The war room is a conference center in the bowels of city hall. Pictures of the potential victims cover the walls as the police search for look-alike cops. Lucky me, I turn out to be a dead ringer for an Isaac Rulin. I volunteer as soon as I see his picture. They give me a reluctant okay, with an even more reluctant Detective McMartin as my newlywed wife.
The day before, November 25th, the seven men and their families are brought into the war room and told the story. They are put up in a downtown hotel under fake names, in rooms with guards and no telephones.
The team is getting jittery; I mean, what if we have it wrong, what if we don’t have the right names, what if he sees us, what if we miss him, what if he doesn’t show? In the next thirty-six hours we better have a killer in custody. Suddenly the downside risk looks like a drop off the Empire State Building. Yeah, I know it’s really trite, but the tension is so thick you can cut it with a knife. Tempers are flaring, everyone is on edge. Me, I’m planning my next puzzle.
Later in the day, the seven potential murderees sit in chairs next to us, their doubles, as make-up people change hair color, skin tint, and outfits to complete the disguise. That afternoon we each come home, so to speak, from work, to houses and apartments staffed by backup cops installed when the families were evacuated.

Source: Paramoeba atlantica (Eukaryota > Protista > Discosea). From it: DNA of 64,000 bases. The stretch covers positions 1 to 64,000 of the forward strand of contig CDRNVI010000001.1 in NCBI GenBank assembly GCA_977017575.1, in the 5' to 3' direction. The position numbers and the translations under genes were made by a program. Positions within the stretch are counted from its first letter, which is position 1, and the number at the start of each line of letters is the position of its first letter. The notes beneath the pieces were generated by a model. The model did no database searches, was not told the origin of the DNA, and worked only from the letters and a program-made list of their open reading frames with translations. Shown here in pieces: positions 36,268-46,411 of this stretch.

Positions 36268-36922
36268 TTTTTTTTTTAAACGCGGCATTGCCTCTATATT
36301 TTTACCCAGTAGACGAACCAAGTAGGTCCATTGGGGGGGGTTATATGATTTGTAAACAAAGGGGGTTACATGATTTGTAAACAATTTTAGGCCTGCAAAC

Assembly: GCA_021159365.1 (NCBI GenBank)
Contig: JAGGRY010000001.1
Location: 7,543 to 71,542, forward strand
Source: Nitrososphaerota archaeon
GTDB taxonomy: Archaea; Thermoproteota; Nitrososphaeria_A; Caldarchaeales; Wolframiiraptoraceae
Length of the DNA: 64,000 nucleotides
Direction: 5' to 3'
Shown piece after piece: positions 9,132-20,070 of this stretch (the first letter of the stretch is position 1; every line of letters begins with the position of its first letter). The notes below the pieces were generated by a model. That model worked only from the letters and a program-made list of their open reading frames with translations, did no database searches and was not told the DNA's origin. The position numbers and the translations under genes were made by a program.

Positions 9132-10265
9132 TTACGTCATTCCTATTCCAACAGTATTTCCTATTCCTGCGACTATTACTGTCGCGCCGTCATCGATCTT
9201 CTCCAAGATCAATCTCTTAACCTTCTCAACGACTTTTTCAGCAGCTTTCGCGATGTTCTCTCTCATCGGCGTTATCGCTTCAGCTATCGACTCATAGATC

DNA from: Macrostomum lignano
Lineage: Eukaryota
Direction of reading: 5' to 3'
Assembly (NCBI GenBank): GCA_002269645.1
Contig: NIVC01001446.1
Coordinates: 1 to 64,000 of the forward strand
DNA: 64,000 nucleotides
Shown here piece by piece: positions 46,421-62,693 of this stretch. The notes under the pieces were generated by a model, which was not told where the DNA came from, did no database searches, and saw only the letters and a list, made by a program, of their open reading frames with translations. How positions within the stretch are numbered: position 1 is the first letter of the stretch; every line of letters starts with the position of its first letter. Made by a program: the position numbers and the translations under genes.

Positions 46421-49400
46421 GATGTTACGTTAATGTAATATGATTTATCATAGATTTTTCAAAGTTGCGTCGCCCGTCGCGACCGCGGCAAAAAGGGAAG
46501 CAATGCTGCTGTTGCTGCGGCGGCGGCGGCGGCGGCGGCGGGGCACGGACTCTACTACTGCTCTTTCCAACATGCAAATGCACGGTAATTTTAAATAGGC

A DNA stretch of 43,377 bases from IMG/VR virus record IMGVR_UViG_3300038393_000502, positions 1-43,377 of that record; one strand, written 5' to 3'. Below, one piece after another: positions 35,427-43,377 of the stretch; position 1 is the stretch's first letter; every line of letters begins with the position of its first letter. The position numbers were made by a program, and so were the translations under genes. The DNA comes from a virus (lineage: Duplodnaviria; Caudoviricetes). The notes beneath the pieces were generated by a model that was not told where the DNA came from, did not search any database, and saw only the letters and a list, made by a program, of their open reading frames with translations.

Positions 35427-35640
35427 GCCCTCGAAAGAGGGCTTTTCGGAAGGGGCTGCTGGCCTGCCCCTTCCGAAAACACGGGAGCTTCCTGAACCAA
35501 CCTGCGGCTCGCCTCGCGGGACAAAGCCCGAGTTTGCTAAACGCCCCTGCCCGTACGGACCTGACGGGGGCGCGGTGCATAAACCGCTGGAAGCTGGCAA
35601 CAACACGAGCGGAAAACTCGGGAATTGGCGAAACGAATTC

I am greeted by McMartin in a frizzed blond wig, yellow Capri pants and a flowery red blouse, the typical outfit de jure for the oversexed Mrs. Rulin, whom I am sure is enjoying the unexpected bridal suite. I whisper in her ear, “Aren’t newlyweds supposed to kiss after a long day apart?”
She gives me a hug, of sorts. “Don’t take advantage, Mr. White.”
Yes, I am Mr. White again. “Advantage? Hey, I’ve been out of the house for nine hours, be thankful a kiss is all I want.”
She laughs, like it’s a reason, “Anyway, as you know, I have my period.” Then she slaps my butt.
“Sexual harassment,” I chide.
She ignores me. I follow my scripted routine; I put on the television and draw the blinds. My wife prepares supper.
I am watching the early late-night news when the door crashes open. A big, stringy guy with greasy dreadlocks stands like a messenger from Hell backlit by the entry light. An image of Charles Manson crosses my mind. He slowly raises the pistol in his left hand, like a ritual, searching my face for fear. He doesn’t look like a puzzler to me.